I just finished reading The letters of Sylvia Beach. A stunning recount of a fearless woman’s life in Paris. A visionary in the 20′s. It was beautiful and heartfelt. Then, the other day, my eldest daughter, who is an avid reader brought home a copy of Ulysses. So I thought it fitting to write about the woman that
had the belief to friend this writer and many others and do everything to get this writer published. The influence that she had and the enthusiasm is amazing.
I do hope you have a chance to read this book, it is wonderful.
Have a Fabulous Thanksgiving!
If the world’s dwindling independent bookstores have a patron saint, an exemplar to cling to in moments of duress, she is Sylvia Beach (1887-1962), the soulful and fearless owner of Shakespeare & Company, the English-language bookstore she founded in Paris in 1919 and operated on the Left Bank
until the German occupation during World War II.
Beach was the first publisher of James Joyce’s “Ulysses” and helped smuggle copies to readers in the United States. She coined the term Bloomsday to describe the day on which the novel is set. Her bookstore, packed with fresh journals, good sunlight and plump armchairs,
was a sanctuary for the era’s best writers, ex-pat and otherwise. Her friends — she introduced many of them to one another — included Joyce, Gertrude Stein, Ezra Pound ,Ernest Hemmingway , Janet Flanner and the poet H. D. For her favorites she operated as banker,
post office, clipping service and cheering section. She was a prizewinning translator of Paul Valéry and Henri Michaux. As it happened, she also had “pretty legs and she was kind, cheerful and interested, and loved to make jokes and gossip,” Hemingway wrote in “A Moveable Feast.”
“No one that I ever knew was nicer to me.” Beach’s story has been told before, in her appealing memoir “Shakespeare & Company” (1959) and more exactingly in Noel Riley Fitch’s “Sylvia Beach and the Lost Generation” (1983).
Beach was an unlikely champion of literary modernism. The daughter of a Presbyterian minister, she was the second of three daughters and grew up in Bridgeton and Princeton, N.J. She didn’t attend college but saw the world, working during World War I as a volunteer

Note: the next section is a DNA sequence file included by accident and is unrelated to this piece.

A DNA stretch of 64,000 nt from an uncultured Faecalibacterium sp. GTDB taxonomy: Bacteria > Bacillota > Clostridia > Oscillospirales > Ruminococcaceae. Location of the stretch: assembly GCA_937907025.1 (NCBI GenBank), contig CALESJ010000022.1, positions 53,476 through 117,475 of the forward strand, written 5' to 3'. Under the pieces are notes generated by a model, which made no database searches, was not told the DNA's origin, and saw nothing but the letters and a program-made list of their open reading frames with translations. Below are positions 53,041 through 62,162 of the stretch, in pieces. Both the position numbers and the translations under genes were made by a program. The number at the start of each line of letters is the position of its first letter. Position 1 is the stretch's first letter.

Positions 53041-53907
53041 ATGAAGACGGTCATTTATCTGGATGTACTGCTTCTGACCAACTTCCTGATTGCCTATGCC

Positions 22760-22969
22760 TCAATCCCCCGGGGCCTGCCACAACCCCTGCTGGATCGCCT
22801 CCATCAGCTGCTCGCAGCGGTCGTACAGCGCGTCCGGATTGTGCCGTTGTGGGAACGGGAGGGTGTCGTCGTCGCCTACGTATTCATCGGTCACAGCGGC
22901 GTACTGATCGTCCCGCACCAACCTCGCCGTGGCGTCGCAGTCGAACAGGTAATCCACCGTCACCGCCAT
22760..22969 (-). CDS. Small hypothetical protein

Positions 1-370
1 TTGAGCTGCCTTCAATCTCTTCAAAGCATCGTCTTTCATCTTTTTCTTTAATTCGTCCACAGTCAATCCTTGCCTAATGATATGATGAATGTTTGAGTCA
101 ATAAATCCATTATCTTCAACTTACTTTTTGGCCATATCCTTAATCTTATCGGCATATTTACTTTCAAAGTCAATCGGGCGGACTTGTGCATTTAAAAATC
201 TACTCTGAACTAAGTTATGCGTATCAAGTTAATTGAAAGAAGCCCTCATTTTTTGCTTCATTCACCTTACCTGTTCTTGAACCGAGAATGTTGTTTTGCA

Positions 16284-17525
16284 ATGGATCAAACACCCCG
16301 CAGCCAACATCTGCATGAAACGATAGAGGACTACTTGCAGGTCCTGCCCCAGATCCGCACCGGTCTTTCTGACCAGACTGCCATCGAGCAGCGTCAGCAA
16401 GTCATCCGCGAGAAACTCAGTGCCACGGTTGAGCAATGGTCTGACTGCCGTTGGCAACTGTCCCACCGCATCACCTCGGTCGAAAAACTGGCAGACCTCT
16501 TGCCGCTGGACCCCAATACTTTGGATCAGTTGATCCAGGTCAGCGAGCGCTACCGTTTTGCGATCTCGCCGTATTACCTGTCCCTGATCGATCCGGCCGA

She was a bibliophile from an early age and debated opening a bookstore in New York or London. But in Paris she met and fell in love with a bookstore owner, Adrienne Monnier, who would become, Ms. Walsh writes in her introduction, “her lifelong personal and professional partner.”
(This book’s dust jacket speaks of these women’s complicated “affair,” an odd phrase for a decades-long relationship. That phrase also goes farther than Beach does; she was reserved about her sexuality, and these letters are quite chaste.)
Shakespeare and Company opened in 1919, when Beach was 32, with money supplied by her mother and vital help from Monnier. The shop’s literary clientele wasn’t wealthy, and Beach lent books, for a small fee, in addition to selling them. She referred to her patrons as her “bunnies,”
a play on the French word for subscriber, “abonné.”
Beach was scalding about the censorship of “Ulysses.” “What a dark age we are living in and what a privilege to behold the spectacle of ignorant men solemnly deciding whether the work of some great writer is suitable for the public to read or not!” she wrote a friend.
She deeply admired Joyce’s work, but as a businesswomen she was not stupid.